Listed below are some key traits to consider in the pursuit of managing our forages.
- Use the best forage genetics available. Low quality forages do not have a place in rations for today’s prolific livestock. Forage quality starts with the genetics in the seed that many take for granted.
- Maintain good soil fertility and balance. Soil fertility does affect forage yields and quality.
- Plan a crop rotation to fit your ration goals. Use a variety of forages to increase soil organic matter and reduce weed pressure, disease problems, crop failures, and enhance nutrient management plans, etc.
- Use good management to grow, harvest, and store top quality forages. Forages can lose 20% or more of their nutrient value during a poor fermentation.
- Feed a high forage ration. Forage DM should make up 60% or more of the ration. Well-eared corn silage should be figured at approximately 50% grain and 50% forage on a DM basis. An accurate way to calculate this is divide the starch percent of the corn silage by .70 (the amount of starch in corn. Eg 37% (starch in your corn silage) divided by 0.7 = approximately 53% corn and 47% fodder.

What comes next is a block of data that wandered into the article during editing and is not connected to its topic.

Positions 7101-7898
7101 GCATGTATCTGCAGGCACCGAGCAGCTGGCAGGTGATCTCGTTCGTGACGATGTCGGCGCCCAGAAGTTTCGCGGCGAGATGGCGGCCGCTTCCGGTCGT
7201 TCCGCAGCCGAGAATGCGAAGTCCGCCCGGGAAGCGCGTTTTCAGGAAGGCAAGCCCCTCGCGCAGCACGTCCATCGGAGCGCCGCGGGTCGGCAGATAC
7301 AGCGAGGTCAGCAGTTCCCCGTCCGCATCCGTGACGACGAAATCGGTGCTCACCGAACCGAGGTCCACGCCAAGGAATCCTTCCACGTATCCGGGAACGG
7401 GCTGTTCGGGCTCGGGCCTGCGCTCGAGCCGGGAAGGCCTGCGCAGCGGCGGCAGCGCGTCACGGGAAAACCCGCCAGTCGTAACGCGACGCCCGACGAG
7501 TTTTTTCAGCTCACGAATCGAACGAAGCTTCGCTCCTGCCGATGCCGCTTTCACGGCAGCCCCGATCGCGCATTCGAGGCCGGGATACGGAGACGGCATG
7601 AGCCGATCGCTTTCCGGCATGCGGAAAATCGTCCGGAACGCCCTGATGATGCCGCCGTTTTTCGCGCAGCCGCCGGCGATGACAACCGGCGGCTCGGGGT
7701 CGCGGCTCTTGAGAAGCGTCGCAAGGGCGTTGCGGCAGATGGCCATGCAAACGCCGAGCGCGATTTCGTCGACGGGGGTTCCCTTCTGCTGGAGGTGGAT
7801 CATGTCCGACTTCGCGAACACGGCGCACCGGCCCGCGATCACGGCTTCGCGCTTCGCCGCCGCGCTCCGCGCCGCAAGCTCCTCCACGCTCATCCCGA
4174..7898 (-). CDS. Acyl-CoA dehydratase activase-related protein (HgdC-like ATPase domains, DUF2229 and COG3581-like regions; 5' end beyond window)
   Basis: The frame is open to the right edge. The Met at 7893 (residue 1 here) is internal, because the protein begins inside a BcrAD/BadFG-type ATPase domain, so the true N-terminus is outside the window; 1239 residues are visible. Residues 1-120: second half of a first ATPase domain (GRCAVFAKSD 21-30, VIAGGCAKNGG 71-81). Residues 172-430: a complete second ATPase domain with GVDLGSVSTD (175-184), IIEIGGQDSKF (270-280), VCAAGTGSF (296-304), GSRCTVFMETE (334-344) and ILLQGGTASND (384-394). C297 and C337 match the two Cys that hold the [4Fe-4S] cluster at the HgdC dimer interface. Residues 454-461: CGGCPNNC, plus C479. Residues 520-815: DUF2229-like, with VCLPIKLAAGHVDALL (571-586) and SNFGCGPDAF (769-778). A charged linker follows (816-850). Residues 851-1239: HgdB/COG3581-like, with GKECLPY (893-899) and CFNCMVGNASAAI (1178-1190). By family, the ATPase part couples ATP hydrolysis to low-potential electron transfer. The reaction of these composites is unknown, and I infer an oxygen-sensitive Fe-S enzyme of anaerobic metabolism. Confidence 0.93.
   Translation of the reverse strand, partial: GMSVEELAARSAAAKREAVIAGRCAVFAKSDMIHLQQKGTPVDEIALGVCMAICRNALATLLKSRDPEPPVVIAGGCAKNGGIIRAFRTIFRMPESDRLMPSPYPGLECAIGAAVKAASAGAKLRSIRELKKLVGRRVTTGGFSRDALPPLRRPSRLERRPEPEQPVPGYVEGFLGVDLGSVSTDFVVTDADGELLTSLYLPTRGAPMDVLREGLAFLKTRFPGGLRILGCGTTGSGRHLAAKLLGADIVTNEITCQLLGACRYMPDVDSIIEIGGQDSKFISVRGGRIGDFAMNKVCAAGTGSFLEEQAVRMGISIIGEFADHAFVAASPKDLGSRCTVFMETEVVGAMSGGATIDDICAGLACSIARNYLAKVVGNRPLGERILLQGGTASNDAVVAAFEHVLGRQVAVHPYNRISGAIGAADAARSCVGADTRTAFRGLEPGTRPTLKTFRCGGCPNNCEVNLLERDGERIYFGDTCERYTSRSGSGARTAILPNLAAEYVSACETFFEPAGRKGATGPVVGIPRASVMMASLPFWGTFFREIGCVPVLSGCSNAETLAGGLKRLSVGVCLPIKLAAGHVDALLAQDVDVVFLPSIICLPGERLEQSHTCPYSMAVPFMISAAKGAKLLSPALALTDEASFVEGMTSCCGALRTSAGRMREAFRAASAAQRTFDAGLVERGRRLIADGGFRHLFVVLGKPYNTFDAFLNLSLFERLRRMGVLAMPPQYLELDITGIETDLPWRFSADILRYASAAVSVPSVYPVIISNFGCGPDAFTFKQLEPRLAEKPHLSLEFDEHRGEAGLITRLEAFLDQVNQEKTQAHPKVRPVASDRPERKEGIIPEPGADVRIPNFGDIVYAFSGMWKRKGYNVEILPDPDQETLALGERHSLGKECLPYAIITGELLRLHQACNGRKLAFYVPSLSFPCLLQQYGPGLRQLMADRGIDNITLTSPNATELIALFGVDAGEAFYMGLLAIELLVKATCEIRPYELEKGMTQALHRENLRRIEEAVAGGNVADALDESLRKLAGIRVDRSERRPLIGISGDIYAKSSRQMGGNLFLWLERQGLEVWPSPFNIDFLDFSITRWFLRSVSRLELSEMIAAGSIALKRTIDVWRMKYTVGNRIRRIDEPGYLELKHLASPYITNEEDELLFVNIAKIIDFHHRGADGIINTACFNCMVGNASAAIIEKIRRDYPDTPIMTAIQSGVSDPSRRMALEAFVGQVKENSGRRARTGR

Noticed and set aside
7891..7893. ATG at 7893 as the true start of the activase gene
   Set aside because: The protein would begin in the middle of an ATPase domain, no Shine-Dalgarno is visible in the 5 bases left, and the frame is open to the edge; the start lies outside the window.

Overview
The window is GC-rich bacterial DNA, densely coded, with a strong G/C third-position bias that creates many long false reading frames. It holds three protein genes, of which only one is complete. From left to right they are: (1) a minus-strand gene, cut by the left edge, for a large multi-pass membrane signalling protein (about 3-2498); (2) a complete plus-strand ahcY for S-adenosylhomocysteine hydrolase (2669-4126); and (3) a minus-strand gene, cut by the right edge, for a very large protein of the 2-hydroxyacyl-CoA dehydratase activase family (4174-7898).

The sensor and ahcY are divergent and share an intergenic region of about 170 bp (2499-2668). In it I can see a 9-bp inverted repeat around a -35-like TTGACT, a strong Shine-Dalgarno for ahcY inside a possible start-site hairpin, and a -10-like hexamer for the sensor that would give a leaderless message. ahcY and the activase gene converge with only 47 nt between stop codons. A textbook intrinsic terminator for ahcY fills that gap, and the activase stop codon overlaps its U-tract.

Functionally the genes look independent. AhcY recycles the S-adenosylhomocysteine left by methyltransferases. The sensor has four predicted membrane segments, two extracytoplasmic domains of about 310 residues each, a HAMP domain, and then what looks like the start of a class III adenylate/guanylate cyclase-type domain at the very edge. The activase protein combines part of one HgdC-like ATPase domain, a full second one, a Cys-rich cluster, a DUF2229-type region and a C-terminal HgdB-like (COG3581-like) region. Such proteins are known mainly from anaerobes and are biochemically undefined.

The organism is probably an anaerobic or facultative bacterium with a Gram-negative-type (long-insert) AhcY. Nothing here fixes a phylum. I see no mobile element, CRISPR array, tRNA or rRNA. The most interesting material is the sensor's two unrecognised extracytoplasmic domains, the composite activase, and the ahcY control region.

- Feed sources of starch that are highly available, such as the starch found in Masters Choice corn hybrids. The % of starch when using MC corn hybrids should not exceed 25% of ration dry matter.
- Target sugar concentrations of 6-10% of the ration DM. Take advantage of the high sugars in the NDF of grasses
- Feed a combination of warm season and cool season grasses to maximize rumen function.
Management of a grass stand will dictate which grasses survive. How tall should grasses be to start grazing depends on: grass species, weather and the time of year.
- When a pasture gets “out of control”, up to 70% will produce seed heads.
- In a well managed pasture, 20 % will produce seed heads.
- When Perennial Ryegrass has 2 ½ – 3 new leaves, grazing can be started.
- For Tall Fescue, 3 – 3 ½ leaves.
- After the 4th leaf comes on, the 1st leaf dies.
- Do not cut or graze below the growing point.
- Orchardgrasses have bigger tillers, but not as many.
Keep plants on the rapid growth curve.
Original Source:Byron Seeds 2010 Resource Guide.